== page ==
Musi dredging to end tomorrow


Singaporean and 3 other passengers identified.

DREDGING in the River Musi will stop tomorrow, ending more than two weeks of search and recovery operations in the murky waters where a SilkAir jetliner had crashed.

“The search has ended in terms of what we were looking for,” First Admiral Rosihan Arsyad, the Indonesian Western Fleet commander heading the operations, said yesterday.

“We found the two black boxes, crucial in the investigations. We also have to be realistic that there will not be any survivors.”

It was also revealed yesterday that four passengers have been identified so far. Besides Singaporean Colin Seet Cher Pheng, a Frenchman has also been identified as well as two others. They cannot be named as their next-of-kin have not been informed.

Meanwhile, the SilkAir Crisis Management Centre in Singapore announced that Communications Minister Mah Bow Tan wouldbe meeting the Indonesian Minister of Transport, Mr Hariyanto Dhanutirto, today in Palembang.

The two ministers will review the salvage operations as well as discuss the next phase of action.

In Palembang, First Admiral Rosihan noted that there were fewer finds from the river bed compared with the debris scooped up earlier by the dredge. “Many of the parts could have disintegrated to such small pieces that it is impossible to recover now.”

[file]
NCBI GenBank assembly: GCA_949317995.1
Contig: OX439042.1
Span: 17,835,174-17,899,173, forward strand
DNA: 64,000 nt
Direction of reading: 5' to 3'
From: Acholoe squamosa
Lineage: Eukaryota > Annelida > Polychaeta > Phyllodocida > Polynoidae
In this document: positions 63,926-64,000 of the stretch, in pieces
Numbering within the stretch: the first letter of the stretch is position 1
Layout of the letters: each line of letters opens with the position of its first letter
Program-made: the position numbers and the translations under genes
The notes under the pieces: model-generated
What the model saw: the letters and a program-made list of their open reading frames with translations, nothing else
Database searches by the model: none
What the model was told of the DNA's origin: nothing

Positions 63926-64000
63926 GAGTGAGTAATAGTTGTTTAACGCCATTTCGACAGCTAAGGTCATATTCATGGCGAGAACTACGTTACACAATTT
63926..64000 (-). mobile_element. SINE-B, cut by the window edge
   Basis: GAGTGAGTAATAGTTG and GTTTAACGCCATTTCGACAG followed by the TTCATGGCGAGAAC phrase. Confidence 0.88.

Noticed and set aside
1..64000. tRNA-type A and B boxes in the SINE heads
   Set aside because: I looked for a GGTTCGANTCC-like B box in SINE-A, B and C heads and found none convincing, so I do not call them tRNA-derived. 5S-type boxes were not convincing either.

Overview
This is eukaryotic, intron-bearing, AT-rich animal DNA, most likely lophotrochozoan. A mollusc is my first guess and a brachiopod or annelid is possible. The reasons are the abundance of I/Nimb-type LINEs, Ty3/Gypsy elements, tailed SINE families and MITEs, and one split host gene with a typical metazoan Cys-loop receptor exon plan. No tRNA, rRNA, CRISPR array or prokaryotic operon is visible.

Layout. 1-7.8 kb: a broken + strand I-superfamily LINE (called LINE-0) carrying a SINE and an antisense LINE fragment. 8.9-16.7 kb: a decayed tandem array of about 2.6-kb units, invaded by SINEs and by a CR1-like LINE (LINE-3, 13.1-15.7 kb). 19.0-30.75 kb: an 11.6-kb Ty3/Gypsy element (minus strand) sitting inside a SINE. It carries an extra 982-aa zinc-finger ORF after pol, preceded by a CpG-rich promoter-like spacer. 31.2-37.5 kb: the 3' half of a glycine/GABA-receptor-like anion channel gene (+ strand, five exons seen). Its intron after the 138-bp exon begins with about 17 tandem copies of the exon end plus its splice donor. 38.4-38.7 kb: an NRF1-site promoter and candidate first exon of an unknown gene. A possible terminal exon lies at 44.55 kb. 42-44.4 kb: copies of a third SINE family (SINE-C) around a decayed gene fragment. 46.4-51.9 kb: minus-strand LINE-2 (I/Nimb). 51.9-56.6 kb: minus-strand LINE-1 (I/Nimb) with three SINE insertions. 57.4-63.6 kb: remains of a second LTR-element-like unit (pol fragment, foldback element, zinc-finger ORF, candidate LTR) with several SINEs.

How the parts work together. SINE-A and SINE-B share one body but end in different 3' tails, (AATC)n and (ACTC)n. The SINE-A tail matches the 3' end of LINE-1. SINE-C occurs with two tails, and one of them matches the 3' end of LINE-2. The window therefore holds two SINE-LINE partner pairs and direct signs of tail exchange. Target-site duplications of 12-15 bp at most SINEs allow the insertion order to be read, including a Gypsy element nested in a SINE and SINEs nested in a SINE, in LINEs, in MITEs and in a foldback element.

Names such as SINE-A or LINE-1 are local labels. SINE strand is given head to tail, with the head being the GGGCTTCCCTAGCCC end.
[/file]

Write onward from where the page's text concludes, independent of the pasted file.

Mr Hariyanto told reporters separately at a news conference that teams had so far recovered 50 per cent of the Boeing 737-300’s twisted wreckage from the bottom of the river.

Despite the end of salvage work, a small team would stay on “indefinitely” to complete recovery of the debris, he said. “The dredgers will go. But some divers and rescuers will stay on for specific search efforts.”

First Admiral Rosihan said that the main Singapore and Indonesian naval ships at the crash site, almost 125 km from the south Sumatran capital of Palembang, would leave by today. However, some of the smaller ships would stay on to help with the operations.

The search was at first scheduled to last two weeks but was extended for another three days by Mr Hariyanto.

Mr Hariyanto arrived here yesterday to be briefed by rescuers and airline investigators. He said that the cockpit voice recorder found on Sunday would be sent to Washington today.

He said that it would be studied together with the flight data recorder found earlier.

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